All about the Morris Year
The Morris Summer
Though dancing continues throughout the year, it is Summertime that is most closely associated with Morris Dancing. Teams can be found dancing outside pleasant (and some not so pleasant) country pubs, or at the weekends you might often find them at festival or the odd village fete.
1967 Playing fields fund raiser, the Pedestal Playing Field, West Wycombe
copyright 1967 Woodside Morris Men
Morris Summer starts with May Day, being May the First, then the festivals get going: usually on the first full weekend of May, with Rochester and Hastings festivals being two of the best attended events. The summer is full of festivals, and if you wanted to, you could spend every weekend at a Morris or Folk festival between May and October.
As well as attending festivals, Woodside also arrange their own events. Most popular of these is the weekend away, which usually involves finding a nice part of the country to set up camp for the weekend, and do a little bite of a tour, a bit of a dance, and bit of a social. The weekends away are an excellent chance for the team to get away with their families, and spend a little quality time together. Occasionally, we also get away for trips overseas, such as Benzheim and Malta, which can involve officially arranged events, or may just be something we've sorted out ourselves.
1978 Watford Carnival, High Street, Watford
copyright 1978 Woodside Morris Men
A more public mainstay of the Summer months is the fete, be it school, village or charity. Many people see Morris Dancing as being synonymous with these colourful events, and Woodside always do their bit. The team tend to dance at a number of these events every year, giving us a chance to spread the Morris word and visit some excellent local occasions.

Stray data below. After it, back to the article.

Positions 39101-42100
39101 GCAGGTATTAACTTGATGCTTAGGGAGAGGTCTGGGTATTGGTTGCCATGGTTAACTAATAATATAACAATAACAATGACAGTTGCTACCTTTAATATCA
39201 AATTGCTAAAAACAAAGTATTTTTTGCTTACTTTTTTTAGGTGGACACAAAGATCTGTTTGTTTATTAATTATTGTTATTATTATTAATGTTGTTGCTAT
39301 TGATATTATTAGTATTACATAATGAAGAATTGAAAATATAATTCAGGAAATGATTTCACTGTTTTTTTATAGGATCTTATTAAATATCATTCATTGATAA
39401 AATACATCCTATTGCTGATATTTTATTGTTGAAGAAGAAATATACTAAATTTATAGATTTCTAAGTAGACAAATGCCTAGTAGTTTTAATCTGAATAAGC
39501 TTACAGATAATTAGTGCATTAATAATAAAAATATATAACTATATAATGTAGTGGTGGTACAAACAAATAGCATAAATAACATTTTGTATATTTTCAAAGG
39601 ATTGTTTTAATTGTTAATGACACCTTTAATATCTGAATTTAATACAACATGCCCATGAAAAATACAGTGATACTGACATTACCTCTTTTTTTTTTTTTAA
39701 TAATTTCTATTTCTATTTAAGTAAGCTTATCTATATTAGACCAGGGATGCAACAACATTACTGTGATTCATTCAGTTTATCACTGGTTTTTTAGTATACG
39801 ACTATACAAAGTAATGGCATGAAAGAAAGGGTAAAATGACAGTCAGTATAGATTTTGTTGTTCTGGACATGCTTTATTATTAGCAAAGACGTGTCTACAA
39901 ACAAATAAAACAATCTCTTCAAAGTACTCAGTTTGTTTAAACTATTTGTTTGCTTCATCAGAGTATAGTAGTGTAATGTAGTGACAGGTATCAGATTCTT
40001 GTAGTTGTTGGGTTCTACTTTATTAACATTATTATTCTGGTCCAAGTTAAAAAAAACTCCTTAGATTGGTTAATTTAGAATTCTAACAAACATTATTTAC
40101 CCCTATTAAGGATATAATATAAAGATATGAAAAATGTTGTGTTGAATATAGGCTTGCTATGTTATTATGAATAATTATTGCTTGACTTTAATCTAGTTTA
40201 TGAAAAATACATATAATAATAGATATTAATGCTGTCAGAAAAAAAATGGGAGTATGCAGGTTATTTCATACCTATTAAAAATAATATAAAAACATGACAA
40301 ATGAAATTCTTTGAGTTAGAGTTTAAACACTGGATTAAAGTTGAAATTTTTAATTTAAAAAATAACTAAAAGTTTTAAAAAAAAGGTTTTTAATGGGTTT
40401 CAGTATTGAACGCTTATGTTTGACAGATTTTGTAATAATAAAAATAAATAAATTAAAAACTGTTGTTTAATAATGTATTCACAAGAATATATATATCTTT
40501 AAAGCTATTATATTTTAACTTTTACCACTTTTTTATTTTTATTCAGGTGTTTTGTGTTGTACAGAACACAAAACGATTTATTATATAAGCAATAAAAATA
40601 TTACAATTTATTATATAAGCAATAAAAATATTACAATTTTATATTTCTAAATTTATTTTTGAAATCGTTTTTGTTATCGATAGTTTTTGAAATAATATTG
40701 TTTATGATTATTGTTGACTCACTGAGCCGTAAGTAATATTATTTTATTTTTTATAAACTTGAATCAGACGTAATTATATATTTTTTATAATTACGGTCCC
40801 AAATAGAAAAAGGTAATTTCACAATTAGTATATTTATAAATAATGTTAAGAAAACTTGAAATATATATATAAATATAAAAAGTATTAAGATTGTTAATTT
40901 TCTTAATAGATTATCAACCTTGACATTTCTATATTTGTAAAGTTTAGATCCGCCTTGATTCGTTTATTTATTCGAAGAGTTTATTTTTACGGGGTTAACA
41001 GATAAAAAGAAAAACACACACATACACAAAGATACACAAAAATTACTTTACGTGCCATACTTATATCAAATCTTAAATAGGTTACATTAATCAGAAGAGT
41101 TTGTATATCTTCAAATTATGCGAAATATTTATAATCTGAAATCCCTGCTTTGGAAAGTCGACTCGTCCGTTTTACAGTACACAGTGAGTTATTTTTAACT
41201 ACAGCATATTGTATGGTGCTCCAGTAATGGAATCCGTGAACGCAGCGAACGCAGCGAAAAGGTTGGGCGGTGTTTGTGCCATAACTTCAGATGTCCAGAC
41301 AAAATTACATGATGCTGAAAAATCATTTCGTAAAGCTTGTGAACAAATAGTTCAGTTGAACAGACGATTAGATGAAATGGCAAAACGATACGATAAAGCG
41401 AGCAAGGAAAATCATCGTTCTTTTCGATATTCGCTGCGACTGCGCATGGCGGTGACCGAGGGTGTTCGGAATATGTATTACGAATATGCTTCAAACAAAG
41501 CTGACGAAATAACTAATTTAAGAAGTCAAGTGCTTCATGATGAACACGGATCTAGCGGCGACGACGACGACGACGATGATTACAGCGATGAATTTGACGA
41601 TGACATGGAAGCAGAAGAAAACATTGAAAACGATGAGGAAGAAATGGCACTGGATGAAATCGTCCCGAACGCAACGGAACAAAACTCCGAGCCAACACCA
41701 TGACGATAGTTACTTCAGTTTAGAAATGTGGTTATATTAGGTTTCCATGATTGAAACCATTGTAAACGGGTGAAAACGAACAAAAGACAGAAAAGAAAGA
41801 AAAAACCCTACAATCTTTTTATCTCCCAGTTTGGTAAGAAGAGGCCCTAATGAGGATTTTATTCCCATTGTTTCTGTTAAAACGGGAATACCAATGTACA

One of the highlights of the Summer that doesn't quite fit into any particular category, is the St Michael's Folk evening. This event involves local Morris sides dancing in St Michaels Village, St Albans, along St Michael's Street, outside a number of hostelries or suitable locations. Hundreds turn out to watch the spectacle, or to join in with the sessions going on in a number of the pubs along the route.
1980 John Grooms Association Open Day, John Grooms School, Edgeware
copyright 1980 Woodside Morris Men
For many sides though, Woodside among them, the majority of dancing during the summer is done within the auspices of a country hostelry. Sometimes we dance to the delight of the other punters, and sometimes to their chagrin, but on most occasions people will express some sort of pleasure in the fact that an ancient custom is being continued.
There are few ways in which an Englishman can be more innocently employed than in Morris Dancing and drinking ale of a summer evening.
2007 St Leonards Fete, St Leonards Parish Hall, St Leonards
copyright 2007 Woodside Morris Men